Soap Opera Digest: Are you enjoying GUIDING LIGHT?
Ellen Weston: I love it. One of the first jobs I had as a kid was on GL [as Robin Lang Fletcher in 1963]. So, I really have an affinity for this show. I also love the form. I like to think of every day as a mini movie. It starts in one place and ends [in another], and we take the story further each day. That is a satisfying way of telling stories. But I think — and I believe all the writers on the show feel the same way — that we want to tell a mini movie each day. Even before I decided I would take the job, I watched it for a long time and said, “Wow. It has fabulous writers. It has wonderful actors, really top-notch.” And I thought, “This is a good place to be€� because if you are surrounded by people who love their work and do it correctly, there is nothing more joyful. Of course, I have enormous respect for [Executive Producer John Conboy] because I trust his instincts.Digest: How much input does he have with storylines?
Weston: The way we normally work is that I’ll discuss what I’m thinking about, and he’ll give his input. Then, I’ll put it down on paper, and we’ll work very closely with it so he and I are on exactly the same page. The good thing about John is that he is a great editor. If you are trying to fudge something and say, “I guess I could get away with that,€� he will spot it and say, “No, you’re not.”Digest: How do you strike that balance between honoring history and creating new stories?
Weston: It’s a very fine line to walk. I always proceed from backstory and go from little hints I get. Sometimes, I get them from a performance. I’ll watch the show and see something in Harley, or I’ll see something in Gus or Danny, just like I saw something in Reva. I’ll say, “That’s interesting. That’s part of the character of Harley. That’s part of the character of Marina or Danny.” Danny, for example, has a very secretive aspect to him, just in his face, his manner, the way he turns his head, the way he moves. This triggered something in me, and I said, “I’m going to use that.” It’s partly what the actors are giving me, which is why it’s so important to have this good a group of actors. No matter what you hand them, they can do it. It’s amazing. They find a way.I’ll give you an example: I looked at Edmund and said, “Gosh, he is an attractive guy, and yes, he is a terrible villain. He has done terrible things in the past.” But I said to myself, “Wouldn’t it be interesting if Edmund realized the things he’s done in his life? And what is the journey for somebody who one day wakes up and goes, “God, I’ve been an awful, horrible creature”? Is it his only choice to continue being a horrible, awful creature? Or are we going to say to people, “There is redemption”? I believe in redemption. It can come from within. It can come from a loss, from religion, from a spirituality that has nothing to do with organized religion, but it is there and available to everybody. I thought I wanted to redeem Edmund because there’s something about him that is gentle and charming, even when he was at his most villainous. I thought he did love his brother. I remember seeing a scene once between Cassie and Edmund where she said, “Richard believed you could be better.” For a moment there, I thought Edmund was going to do it, but he couldn’t. That’s the trick. Richard, Cassie and Edmund are all in some way on the same trip. Cassie has to free herself from the agony of the loss. Edmund has to free himself from the guilt of who he was to this man who is gone. Then, there was Jeffrey. I thought, “Wouldn’t it be fun to have a man who looks exactly like Cassie’s great love and Edmund’s great nemesis suddenly appear?” It’s not a ghost, it’s not woo-woo time and it’s not a long-lost soap-opera twin brother. It’s just somebody who looks exactly like this man. They say everyone has a double.Digest: Is it difficult to get story approval from P&G?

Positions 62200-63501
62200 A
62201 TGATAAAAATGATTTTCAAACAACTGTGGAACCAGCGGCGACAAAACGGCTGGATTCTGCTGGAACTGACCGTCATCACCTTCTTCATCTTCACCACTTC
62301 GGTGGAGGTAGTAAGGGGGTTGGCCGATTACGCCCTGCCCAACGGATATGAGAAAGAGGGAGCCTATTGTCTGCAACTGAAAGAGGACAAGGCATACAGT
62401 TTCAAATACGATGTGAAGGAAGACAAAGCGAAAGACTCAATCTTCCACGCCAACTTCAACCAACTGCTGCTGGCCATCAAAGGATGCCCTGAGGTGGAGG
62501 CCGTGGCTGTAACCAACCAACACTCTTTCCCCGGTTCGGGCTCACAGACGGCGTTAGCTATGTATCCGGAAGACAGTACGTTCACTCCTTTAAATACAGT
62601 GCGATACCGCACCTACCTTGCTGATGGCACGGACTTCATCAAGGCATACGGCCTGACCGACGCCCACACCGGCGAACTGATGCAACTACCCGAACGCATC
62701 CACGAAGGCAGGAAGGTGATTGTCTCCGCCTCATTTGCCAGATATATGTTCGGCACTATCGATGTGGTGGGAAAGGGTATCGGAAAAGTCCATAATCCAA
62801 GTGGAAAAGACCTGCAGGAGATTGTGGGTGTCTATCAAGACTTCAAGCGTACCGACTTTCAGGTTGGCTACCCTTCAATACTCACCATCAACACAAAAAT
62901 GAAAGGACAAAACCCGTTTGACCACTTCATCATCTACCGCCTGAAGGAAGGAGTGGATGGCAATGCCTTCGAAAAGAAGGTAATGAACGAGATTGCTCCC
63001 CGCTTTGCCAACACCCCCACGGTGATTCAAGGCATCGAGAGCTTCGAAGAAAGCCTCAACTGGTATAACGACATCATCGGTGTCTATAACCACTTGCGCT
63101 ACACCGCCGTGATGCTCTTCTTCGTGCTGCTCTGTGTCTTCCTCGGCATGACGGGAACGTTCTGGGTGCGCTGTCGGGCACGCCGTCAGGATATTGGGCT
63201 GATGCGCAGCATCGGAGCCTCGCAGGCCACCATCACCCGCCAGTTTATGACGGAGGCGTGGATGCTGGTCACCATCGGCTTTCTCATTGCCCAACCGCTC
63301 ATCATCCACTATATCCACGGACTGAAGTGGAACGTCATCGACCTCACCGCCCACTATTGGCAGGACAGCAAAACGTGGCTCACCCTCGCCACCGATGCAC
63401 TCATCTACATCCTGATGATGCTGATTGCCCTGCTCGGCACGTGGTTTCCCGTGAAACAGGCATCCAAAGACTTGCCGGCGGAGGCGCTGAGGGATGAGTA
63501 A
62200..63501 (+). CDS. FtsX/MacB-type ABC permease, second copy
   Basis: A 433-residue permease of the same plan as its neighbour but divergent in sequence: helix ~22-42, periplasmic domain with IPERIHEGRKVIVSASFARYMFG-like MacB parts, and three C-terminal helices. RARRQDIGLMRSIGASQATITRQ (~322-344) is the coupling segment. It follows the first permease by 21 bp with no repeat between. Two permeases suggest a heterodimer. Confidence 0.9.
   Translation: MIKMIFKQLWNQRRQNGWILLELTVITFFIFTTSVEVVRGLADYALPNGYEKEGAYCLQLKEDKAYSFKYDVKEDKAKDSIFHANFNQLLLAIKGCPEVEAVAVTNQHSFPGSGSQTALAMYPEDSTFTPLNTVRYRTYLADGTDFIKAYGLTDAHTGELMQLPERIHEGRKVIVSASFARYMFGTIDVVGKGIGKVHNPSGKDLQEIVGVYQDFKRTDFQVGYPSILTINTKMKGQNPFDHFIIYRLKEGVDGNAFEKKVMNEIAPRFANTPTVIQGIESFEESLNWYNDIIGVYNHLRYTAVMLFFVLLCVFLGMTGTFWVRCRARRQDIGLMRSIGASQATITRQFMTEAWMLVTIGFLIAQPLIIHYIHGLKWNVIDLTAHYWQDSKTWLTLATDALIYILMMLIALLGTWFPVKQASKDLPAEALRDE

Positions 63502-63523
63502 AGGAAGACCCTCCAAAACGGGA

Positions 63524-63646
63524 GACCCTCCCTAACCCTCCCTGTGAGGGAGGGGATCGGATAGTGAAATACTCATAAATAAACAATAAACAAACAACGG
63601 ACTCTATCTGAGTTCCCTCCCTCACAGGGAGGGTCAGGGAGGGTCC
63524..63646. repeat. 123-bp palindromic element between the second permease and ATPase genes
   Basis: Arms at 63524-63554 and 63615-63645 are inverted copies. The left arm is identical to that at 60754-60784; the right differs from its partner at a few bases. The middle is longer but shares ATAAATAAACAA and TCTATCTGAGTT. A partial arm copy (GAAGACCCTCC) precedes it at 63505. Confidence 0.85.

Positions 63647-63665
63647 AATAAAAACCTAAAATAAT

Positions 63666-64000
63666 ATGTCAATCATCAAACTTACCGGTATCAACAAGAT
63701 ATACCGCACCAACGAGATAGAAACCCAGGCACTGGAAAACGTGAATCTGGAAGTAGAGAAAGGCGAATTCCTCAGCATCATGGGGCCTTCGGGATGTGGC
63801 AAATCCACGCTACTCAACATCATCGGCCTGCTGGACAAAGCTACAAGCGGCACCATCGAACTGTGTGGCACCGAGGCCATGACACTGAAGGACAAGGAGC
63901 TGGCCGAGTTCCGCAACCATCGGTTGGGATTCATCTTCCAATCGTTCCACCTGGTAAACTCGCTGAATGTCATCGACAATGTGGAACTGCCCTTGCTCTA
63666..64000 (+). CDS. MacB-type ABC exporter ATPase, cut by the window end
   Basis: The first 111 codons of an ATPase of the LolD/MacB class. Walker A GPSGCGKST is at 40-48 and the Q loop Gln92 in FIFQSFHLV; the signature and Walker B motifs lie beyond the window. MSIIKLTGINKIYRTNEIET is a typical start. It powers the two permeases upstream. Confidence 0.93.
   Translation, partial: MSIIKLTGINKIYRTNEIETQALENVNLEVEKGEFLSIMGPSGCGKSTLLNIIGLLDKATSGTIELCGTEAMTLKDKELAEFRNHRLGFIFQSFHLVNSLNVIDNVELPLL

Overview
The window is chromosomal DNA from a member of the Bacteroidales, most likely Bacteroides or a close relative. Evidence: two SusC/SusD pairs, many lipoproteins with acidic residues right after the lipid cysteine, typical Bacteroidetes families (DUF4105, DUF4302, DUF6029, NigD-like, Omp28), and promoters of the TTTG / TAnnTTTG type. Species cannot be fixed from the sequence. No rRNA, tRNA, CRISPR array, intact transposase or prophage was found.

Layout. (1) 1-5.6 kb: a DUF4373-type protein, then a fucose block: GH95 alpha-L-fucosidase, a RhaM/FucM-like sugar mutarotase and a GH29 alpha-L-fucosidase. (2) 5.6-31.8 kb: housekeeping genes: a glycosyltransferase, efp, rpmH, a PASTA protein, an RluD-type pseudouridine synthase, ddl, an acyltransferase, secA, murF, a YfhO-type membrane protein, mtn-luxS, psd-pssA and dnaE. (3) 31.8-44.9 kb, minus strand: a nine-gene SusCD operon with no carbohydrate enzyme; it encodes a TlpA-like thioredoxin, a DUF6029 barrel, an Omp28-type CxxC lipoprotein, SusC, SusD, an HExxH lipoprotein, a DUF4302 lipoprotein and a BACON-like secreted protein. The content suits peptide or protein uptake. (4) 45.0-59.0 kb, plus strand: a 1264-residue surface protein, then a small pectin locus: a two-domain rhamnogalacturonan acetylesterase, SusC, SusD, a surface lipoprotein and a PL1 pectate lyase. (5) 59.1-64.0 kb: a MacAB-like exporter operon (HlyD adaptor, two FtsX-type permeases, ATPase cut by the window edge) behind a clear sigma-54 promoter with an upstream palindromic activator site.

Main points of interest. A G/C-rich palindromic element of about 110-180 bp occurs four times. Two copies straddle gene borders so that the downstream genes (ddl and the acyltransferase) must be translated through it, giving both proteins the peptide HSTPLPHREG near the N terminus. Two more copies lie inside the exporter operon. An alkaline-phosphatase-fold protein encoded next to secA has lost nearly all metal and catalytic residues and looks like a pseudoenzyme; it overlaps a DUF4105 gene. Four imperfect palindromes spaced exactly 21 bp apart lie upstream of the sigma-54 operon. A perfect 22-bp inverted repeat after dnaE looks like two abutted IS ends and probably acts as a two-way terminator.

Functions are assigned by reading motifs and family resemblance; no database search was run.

Weston: They’re wonderful. Obviously, they have their concerns and things they want to do, but that’s their right. It is a team. They have been enormously supportive of me. They’re in there with us.Digest: Why should someone watch GL?
Weston: If you watch daytime and you care about human beings and the deeper things they feel about life, about family, success, failure, career, love, lack of love, loneliness, fear, if those things interest you, this is the place to be because that’s the kind of story we’re telling. We’re telling stories about the things human beings want. You should watch GUIDING LIGHT because we have the best actors, writers and production staff. So, you’re going to see a prime-time show in daytime because that is what we have been doing. That’s what we’re going for. And the only difference between what we do and what you watch on prime-time is the time schedule. That’s it. Because [Conboy and I] feel the same way about our show as we did when we were doing prime-time. There is no difference. Why not be able to watch prime-time in daytime?
Soap Opera Digest: Are you enjoying GUIDING LIGHT?